What dominated in the data wasn’t information about skills people had learned: Time and again, people told stories that reflected sharing emotions and recognizing a shared passion for learning, playfulness, and experimenting in other participants’ crafts—experiences of what Gorbatâi calls emotional contagion, and, respectively, empathetic recognition. “Everybody is here because it’s what they wanna do. And that energy is kind of catchy,” said one participant. “The fact that somebody is excited about something helps you get excited about something.”
The data also suggested that emotional contagion made people more open to learning from diverse participants, while empathetic recognition led them to see the commonality in values across a wide range of skills and backgrounds. Thus, the skeptical engineers teaching geometry with fractal tiles said they came away with admiration for the “hippies” at another exhibition booth after chatting about the technology and mechanics they used to redesign their hula hoops.
So, what can managers do to foster that sense of inclusiveness and empathy that people experience at Maker Faires? Can it be done in an era of remote work, when it’s just not possible to get the marketing and engineering teams together to build marshmallow towers?
“The importance of emotion for identity and belonging in organizations shouldn’t be downplayed, and shouldn’t be forgotten when we think of online events,” Gorbatâi says. “Finding ways you can share positive emotion together can help you identify with your organization or your team.”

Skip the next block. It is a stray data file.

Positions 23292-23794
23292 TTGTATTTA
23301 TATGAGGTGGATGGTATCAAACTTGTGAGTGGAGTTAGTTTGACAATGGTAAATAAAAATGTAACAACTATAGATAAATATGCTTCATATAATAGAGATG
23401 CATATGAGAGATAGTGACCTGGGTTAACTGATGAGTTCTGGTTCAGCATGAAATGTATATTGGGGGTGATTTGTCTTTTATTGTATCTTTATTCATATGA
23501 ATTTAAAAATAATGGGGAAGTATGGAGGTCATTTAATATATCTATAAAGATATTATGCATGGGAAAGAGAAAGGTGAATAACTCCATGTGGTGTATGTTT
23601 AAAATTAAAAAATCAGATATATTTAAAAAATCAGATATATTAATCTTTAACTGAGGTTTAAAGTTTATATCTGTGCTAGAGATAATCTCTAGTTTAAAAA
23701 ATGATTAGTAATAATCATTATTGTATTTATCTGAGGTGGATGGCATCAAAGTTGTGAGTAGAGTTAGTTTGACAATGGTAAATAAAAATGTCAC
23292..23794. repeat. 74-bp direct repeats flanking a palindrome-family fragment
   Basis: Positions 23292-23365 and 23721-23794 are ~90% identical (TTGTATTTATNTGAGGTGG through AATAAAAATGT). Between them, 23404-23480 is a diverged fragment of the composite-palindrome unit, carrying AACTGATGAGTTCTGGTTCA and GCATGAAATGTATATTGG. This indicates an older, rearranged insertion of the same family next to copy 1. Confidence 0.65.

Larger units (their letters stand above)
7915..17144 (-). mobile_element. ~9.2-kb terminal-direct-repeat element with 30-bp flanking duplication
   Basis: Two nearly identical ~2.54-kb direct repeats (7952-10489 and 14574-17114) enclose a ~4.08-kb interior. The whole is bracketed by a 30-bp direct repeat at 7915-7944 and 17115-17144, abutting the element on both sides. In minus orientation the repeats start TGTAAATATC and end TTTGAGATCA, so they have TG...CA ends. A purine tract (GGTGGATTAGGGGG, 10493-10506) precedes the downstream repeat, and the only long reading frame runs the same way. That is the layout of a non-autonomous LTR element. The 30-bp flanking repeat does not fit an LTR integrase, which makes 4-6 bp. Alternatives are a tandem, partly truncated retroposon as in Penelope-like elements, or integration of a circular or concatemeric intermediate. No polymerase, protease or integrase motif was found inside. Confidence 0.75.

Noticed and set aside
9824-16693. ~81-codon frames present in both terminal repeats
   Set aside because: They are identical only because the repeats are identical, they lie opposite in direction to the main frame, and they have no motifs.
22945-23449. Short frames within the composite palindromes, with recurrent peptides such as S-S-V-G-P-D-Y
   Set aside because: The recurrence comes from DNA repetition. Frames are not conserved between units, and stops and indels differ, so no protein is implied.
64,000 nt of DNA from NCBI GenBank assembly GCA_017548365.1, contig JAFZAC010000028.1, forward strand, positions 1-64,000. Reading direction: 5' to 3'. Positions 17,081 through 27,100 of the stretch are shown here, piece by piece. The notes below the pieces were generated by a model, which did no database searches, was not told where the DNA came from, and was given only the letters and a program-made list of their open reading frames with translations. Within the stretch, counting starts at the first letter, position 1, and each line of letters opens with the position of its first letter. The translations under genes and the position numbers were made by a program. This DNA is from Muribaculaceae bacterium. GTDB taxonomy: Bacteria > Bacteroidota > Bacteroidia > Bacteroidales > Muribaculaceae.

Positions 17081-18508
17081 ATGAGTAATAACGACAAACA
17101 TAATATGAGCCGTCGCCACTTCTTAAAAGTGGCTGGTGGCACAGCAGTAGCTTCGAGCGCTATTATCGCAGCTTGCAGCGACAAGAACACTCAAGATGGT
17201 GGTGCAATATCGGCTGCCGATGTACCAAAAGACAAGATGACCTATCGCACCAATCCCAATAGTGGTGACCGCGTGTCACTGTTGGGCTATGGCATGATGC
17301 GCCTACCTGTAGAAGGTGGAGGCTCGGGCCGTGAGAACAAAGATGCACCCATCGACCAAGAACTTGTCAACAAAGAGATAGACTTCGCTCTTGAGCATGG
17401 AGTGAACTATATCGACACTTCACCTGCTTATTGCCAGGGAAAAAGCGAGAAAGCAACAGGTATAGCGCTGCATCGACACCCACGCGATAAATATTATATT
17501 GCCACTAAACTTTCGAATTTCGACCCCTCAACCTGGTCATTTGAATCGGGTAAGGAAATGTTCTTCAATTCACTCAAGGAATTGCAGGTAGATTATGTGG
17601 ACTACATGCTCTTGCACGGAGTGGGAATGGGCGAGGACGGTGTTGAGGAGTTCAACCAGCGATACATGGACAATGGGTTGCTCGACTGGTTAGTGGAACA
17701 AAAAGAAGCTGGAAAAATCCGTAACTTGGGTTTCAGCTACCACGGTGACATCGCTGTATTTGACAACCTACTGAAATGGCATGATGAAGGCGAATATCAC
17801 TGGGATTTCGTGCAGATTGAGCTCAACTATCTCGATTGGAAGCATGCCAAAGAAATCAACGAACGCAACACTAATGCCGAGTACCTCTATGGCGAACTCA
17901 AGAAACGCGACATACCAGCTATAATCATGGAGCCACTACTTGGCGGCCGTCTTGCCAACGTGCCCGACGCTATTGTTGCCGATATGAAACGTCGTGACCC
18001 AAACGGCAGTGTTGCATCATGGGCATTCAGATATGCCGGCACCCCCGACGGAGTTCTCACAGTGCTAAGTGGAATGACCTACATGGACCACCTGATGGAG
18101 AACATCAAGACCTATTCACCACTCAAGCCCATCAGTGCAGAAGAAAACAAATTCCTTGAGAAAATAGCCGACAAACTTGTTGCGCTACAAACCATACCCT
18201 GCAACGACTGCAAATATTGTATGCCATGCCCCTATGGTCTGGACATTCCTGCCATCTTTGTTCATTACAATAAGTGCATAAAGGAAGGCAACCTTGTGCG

For a medical company, that might be telling stories of successful patient treatments, or for a fitness company, sharing stories of how people’s lives were improved. “Anything that reminds you of your purpose or shared values,” she said. More generally, having periodic rituals of genuine connection and empathy can revitalize the bonds of our connection to each other, and to our shared identity, Gorbatâi added.
Or sometimes, it could be just sharing a laugh. “Cutting meetings down to the bare minimum might seem efficient but it cuts out meaningful moments of human emotion. Online, even simple things like having a silly-hat-themed meeting and keeping the sound on so we can hear each other’s laughter again might bring people together.”
- This press release was originally published on the Berkeley Haas website. It has been edited for style